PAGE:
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The Philippines has become the first nation in Asia to approve the cultivation of a genetically modified food crop, Bacillus thuringiensis maize.

Other Asian nations such as China, Indonesia and India, presently grow genetically modified cotton, but have not yet approved the planting of GM food crops, although a wide range of such crops are currently under development.

The decision was quickly denounced by Greenpeace, accused the Filipino government of bowing to pressure from US biotech companies and the US Department of Agriculture. "[There is] mounting evidence of detrimental effects that genetically engineered crops pose to the environment, the Philippine economy, farmer rights and consumer rights," it said in a statement.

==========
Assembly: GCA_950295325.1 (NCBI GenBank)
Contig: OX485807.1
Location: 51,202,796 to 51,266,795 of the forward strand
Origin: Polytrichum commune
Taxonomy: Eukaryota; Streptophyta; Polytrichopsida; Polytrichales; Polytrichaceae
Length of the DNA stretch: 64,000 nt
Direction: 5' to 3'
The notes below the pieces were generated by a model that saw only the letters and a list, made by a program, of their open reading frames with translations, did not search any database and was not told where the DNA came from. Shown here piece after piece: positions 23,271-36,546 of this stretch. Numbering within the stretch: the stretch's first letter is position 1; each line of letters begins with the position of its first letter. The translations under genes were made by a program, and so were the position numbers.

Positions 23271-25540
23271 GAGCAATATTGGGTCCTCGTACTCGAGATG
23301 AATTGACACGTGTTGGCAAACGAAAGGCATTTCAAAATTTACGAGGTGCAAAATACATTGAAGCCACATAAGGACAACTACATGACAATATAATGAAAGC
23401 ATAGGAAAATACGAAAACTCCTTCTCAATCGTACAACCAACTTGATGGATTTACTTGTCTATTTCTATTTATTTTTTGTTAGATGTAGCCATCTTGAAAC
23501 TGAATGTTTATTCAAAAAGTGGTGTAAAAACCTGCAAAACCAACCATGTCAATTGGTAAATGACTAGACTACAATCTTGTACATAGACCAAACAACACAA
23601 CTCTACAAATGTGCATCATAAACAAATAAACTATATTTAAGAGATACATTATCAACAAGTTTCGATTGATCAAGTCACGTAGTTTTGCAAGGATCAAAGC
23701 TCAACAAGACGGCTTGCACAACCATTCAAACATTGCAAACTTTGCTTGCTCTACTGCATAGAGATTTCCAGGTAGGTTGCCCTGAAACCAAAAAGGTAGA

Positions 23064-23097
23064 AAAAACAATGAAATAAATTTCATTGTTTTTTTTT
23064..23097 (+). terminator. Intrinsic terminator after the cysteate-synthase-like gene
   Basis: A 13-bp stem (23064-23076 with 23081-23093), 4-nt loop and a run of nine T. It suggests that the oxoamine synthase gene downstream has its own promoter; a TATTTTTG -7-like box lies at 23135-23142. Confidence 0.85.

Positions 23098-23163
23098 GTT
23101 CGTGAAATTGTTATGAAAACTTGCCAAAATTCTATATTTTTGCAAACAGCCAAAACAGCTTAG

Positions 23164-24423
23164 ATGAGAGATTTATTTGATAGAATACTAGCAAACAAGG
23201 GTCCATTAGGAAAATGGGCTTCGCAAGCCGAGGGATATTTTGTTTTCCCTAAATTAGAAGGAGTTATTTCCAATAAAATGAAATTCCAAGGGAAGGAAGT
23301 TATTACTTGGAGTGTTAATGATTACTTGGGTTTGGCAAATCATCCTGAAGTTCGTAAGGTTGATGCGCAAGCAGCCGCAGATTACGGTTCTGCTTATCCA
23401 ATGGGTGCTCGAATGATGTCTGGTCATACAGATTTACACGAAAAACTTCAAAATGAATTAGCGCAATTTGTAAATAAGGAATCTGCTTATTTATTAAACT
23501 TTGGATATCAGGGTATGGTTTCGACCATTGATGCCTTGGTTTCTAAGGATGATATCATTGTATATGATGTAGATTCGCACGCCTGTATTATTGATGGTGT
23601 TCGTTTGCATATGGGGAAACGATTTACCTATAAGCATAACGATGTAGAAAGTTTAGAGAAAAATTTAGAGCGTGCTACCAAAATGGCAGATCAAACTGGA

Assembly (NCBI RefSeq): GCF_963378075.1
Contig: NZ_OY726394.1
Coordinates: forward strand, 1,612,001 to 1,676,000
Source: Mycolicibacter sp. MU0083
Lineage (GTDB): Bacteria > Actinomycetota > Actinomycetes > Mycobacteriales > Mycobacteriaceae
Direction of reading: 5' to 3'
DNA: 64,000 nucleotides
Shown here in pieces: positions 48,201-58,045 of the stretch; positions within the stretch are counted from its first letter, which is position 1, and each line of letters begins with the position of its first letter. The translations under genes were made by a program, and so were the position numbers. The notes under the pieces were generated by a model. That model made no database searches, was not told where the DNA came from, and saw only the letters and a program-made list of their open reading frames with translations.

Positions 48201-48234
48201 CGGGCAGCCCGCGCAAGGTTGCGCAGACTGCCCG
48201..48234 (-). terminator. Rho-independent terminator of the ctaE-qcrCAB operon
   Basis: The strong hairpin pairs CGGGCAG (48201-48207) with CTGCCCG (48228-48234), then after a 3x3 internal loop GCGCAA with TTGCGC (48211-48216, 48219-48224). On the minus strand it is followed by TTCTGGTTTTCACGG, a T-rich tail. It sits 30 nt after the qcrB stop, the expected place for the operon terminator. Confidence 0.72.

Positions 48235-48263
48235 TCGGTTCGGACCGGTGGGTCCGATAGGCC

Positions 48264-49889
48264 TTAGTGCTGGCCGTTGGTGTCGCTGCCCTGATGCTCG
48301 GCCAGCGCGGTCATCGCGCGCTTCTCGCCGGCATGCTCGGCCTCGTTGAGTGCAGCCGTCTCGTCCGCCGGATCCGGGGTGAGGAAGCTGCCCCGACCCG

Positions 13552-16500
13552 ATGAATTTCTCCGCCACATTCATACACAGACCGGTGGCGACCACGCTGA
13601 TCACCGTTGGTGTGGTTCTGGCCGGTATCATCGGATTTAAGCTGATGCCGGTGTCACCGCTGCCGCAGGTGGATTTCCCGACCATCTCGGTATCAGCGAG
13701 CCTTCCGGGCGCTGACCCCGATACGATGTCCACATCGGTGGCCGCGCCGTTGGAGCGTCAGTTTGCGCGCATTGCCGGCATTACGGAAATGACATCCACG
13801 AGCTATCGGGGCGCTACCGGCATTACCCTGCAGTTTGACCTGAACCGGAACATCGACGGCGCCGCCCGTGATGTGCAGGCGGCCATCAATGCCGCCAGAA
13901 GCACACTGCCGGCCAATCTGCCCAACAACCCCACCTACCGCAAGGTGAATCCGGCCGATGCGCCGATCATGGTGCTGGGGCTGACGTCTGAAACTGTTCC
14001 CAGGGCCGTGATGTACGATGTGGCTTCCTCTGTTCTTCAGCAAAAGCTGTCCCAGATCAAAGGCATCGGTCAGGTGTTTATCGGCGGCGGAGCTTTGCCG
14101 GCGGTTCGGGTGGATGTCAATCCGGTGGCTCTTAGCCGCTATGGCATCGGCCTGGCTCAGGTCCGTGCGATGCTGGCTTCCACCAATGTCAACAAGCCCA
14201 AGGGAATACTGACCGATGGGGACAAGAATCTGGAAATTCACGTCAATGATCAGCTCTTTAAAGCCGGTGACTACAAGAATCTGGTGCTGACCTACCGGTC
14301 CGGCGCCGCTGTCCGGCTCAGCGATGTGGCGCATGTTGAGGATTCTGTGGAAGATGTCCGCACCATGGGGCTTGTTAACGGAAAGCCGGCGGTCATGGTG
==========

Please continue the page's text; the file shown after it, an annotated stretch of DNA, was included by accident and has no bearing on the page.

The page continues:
But Juan Ferreira, Philippines country director of Monsanto, the biotechnology company that developed the approved strain of GM maize, described the decision as “good news for Filipino growers who now have an opportunity to share in the economic and environmental benefits of [GM] corn".

Ferreira adds: "Where it's grown commercially, this product has a demonstrated ability to improve both yields and quality of grain which, in turn, increases growers' incomes."

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Photo credit: Monsanto

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